Take another look at the cover of this issue of the MJA and you will see just how close Papua New Guinea (PNG) is to Australia’s Boigu Island. In 2004, Queensland Health established tuberculosis (TB) clinics on Boigu and Saibai islands in the Torres Strait to provide medical care for PNG residents with multidrug-resistant TB (MDR-TB) (Queensland Health spokesman, personal communication, Oct 2011). The strategy has been extremely effective in treating these difficult cases and has, as Vincent states, been credited with “there being no MDR-TB cases detected in the Australian population in this region”.
It is not surprising, then, that TB experts are working to lobby the government to reconsider its decision to close these clinics by February 2012 and hand over care of these patients to services provided by PNG. PNG is a desperately poor country, ranked 137 out of 169 countries in the United Nations Human Development Index (http://hdr.undp.org/en/statistics). Its health services are largely in disarray.
The position statement in this issue of the Journal (Reynolds et al) invokes the World Health Organization ethical guidelines for care of patients with TB to call for free, equal and comprehensive care for patients with TB who present within our borders. It insists that transfer to the home country for ongoing care should only be contemplated when it is known that adequate care will be available. It recommends that Australia provide financial and technical support to neighbouring countries with endemic TB.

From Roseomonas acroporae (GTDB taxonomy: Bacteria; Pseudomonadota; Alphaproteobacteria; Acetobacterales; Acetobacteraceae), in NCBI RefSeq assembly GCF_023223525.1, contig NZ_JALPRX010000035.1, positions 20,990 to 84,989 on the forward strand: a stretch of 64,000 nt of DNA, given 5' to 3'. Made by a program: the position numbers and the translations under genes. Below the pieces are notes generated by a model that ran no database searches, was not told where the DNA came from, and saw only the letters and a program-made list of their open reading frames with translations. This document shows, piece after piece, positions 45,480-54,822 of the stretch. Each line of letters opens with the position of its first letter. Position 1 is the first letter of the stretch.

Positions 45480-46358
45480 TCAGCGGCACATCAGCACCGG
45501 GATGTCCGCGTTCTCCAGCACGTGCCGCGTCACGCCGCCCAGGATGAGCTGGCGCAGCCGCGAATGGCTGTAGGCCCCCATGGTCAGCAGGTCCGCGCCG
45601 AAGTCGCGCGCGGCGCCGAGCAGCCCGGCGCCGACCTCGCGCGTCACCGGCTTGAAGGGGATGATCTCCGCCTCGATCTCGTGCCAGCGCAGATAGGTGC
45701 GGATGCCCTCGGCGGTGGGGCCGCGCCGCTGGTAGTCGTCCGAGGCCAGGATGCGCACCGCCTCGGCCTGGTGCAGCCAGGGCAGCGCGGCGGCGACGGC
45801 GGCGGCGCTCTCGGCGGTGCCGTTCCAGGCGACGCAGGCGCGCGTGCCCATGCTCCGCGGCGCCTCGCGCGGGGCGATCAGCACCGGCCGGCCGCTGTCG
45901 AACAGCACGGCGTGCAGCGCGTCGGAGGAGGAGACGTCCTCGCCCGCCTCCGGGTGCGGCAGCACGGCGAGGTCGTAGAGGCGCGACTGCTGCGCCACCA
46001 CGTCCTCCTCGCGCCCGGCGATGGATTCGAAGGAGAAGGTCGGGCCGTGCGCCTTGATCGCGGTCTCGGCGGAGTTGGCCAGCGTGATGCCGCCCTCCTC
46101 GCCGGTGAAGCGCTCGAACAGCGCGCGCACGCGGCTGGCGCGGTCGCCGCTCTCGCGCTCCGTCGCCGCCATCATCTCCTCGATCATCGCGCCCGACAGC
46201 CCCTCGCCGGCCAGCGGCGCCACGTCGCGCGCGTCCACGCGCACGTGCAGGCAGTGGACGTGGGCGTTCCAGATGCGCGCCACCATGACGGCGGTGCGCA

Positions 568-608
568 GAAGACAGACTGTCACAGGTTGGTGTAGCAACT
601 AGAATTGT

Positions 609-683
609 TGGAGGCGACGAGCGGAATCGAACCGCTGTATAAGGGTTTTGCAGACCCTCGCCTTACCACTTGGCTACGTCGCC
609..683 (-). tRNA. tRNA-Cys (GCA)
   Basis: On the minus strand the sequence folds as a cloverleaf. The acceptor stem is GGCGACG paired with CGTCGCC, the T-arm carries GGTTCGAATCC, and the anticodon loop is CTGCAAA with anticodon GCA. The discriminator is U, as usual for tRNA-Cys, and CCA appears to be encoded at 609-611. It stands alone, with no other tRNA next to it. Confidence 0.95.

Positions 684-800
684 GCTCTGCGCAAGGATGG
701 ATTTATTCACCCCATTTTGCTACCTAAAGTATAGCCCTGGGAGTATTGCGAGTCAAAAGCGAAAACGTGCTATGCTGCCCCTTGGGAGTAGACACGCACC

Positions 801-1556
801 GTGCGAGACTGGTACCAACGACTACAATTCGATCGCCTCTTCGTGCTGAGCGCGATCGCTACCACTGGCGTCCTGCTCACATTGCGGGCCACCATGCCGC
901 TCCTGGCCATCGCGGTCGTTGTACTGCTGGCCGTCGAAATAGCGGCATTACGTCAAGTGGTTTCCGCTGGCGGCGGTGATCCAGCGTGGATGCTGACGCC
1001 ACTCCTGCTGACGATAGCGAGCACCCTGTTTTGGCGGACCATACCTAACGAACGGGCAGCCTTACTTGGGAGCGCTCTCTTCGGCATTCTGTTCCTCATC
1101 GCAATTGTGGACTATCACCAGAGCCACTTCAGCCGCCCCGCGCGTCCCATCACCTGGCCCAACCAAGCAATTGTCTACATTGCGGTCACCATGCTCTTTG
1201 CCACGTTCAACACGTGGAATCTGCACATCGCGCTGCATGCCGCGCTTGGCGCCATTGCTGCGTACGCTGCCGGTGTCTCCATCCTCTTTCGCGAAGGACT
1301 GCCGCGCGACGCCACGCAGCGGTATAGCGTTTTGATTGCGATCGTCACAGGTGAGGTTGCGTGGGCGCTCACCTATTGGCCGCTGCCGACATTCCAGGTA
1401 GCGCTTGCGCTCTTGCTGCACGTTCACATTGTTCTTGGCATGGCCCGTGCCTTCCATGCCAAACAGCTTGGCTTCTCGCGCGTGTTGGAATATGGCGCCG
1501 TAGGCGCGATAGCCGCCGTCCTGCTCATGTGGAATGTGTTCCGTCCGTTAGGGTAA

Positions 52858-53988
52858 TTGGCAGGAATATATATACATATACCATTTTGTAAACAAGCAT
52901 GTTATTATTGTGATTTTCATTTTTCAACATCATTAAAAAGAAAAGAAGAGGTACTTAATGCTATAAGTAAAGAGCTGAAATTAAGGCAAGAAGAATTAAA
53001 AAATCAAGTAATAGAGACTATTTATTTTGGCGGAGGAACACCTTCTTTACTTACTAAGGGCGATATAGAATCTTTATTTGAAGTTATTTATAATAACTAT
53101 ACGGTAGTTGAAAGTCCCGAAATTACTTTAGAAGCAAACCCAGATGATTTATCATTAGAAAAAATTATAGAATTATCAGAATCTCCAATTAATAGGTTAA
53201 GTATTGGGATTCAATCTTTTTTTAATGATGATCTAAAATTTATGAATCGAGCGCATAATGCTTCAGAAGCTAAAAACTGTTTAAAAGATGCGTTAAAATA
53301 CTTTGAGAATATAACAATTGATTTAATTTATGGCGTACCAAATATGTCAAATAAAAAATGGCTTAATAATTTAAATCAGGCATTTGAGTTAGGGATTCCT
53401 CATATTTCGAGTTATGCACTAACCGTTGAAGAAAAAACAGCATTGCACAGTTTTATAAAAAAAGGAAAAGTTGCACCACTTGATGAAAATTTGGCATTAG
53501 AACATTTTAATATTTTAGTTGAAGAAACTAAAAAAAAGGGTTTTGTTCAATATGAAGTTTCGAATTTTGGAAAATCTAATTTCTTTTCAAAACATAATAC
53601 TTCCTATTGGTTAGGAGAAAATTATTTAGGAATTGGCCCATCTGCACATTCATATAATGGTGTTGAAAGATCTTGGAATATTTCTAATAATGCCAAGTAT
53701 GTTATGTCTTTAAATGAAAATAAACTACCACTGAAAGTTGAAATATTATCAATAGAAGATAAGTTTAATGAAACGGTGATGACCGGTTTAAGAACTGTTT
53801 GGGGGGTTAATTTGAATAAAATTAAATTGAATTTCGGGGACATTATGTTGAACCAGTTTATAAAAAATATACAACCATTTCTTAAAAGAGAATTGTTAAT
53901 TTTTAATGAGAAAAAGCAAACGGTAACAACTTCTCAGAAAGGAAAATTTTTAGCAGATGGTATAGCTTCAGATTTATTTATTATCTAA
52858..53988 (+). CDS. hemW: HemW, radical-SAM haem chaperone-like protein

The authors of the position statement cite sound economic and scientific reasons, as well as the obvious humanitarian arguments, for their stand. For example, the WHO estimates that the cost of treating a patient with MDR-TB is about 100 times greater than that of treating a patient with drug-susceptible TB. According to the authors, substandard care of patients with TB is “the greatest contributing factor to the development of MDR-TB”.
Brolan and colleagues examine the Torres Strait treaty as it affects the provision of health care by Australian clinics to residents of PNG. They point out that, while providing such care is not strictly allowed, the practice meets our humanitarian obligations while offering protection to vulnerable Aboriginal communities in north Queensland.
While the Australian Government has pledged a large slab of financial support to improve PNG-based health services, and particularly to assist with providing TB treatment facilities in PNG’s Western Province (http://www.health.gov.au/internet/ministers/publishing.nsf/Content/mr-yr11-nr-nr175.htm), more time is needed. As Vincent says, effective TB control requires prompt identification and treatment as well as monitoring and contact screening. Only when PNG clinics can provide all this should care be transferred. It seems extremely unlikely that this will occur by the planned date of February 2012.
Australia enjoys one of the lowest rates of TB in the world. King and colleagues, also in this issue, argue that this can in part be attributed to premigration screening, which they say benefits applicants, by earlier detection of their disease, and the Australian population, by avoiding exposure to people with active TB. Their argument of substantial cost savings with this approach is compelling.
While it is impossible to completely protect Australia from TB coming to our shores, the two strategies of continuing to treat PNG residents and conducting premigration screening appear to be effective at reducing this risk and should be supported.
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